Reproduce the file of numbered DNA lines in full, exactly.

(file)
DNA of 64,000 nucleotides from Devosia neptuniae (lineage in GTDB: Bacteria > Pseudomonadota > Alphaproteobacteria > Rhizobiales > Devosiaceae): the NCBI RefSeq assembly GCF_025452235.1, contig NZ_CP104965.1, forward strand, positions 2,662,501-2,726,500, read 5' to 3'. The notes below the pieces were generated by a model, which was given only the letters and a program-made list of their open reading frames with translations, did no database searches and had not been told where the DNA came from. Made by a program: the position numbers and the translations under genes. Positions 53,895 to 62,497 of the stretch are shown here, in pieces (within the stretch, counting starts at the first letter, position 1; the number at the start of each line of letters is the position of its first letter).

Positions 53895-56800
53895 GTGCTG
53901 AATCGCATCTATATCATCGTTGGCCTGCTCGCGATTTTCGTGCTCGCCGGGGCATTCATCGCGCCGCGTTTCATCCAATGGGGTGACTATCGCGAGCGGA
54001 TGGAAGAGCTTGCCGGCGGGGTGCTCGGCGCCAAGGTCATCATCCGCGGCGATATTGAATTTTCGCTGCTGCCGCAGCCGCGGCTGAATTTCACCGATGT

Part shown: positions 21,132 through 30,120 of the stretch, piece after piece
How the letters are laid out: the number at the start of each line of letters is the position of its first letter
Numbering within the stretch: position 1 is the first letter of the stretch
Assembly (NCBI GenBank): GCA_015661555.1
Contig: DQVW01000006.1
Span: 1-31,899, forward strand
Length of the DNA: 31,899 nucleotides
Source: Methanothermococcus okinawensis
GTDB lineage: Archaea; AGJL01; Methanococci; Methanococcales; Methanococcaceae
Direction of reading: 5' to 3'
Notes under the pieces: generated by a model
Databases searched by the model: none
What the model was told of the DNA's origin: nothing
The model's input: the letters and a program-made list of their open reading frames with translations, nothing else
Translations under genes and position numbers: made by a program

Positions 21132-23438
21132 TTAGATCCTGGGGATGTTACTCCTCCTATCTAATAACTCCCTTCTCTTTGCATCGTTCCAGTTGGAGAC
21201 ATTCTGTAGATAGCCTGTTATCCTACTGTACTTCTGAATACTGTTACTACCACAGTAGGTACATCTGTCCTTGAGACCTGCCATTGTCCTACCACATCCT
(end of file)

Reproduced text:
DNA of 64,000 nucleotides from Devosia neptuniae (lineage in GTDB: Bacteria > Pseudomonadota > Alphaproteobacteria > Rhizobiales > Devosiaceae): the NCBI RefSeq assembly GCF_025452235.1, contig NZ_CP104965.1, forward strand, positions 2,662,501-2,726,500, read 5' to 3'. The notes below the pieces were generated by a model, which was given only the letters and a program-made list of their open reading frames with translations, did no database searches and had not been told where the DNA came from. Made by a program: the position numbers and the translations under genes. Positions 53,895 to 62,497 of the stretch are shown here, in pieces (within the stretch, counting starts at the first letter, position 1; the number at the start of each line of letters is the position of its first letter).

Positions 53895-56800
53895 GTGCTG
53901 AATCGCATCTATATCATCGTTGGCCTGCTCGCGATTTTCGTGCTCGCCGGGGCATTCATCGCGCCGCGTTTCATCCAATGGGGTGACTATCGCGAGCGGA
54001 TGGAAGAGCTTGCCGGCGGGGTGCTCGGCGCCAAGGTCATCATCCGCGGCGATATTGAATTTTCGCTGCTGCCGCAGCCGCGGCTGAATTTCACCGATGT

Part shown: positions 21,132 through 30,120 of the stretch, piece after piece
How the letters are laid out: the number at the start of each line of letters is the position of its first letter
Numbering within the stretch: position 1 is the first letter of the stretch
Assembly (NCBI GenBank): GCA_015661555.1
Contig: DQVW01000006.1
Span: 1-31,899, forward strand
Length of the DNA: 31,899 nucleotides
Source: Methanothermococcus okinawensis
GTDB lineage: Archaea; AGJL01; Methanococci; Methanococcales; Methanococcaceae
Direction of reading: 5' to 3'
Notes under the pieces: generated by a model
Databases searched by the model: none
What the model was told of the DNA's origin: nothing
The model's input: the letters and a program-made list of their open reading frames with translations, nothing else
Translations under genes and position numbers: made by a program

Positions 21132-23438
21132 TTAGATCCTGGGGATGTTACTCCTCCTATCTAATAACTCCCTTCTCTTTGCATCGTTCCAGTTGGAGAC
21201 ATTCTGTAGATAGCCTGTTATCCTACTGTACTTCTGAATACTGTTACTACCACAGTAGGTACATCTGTCCTTGAGACCTGCCATTGTCCTACCACATCCT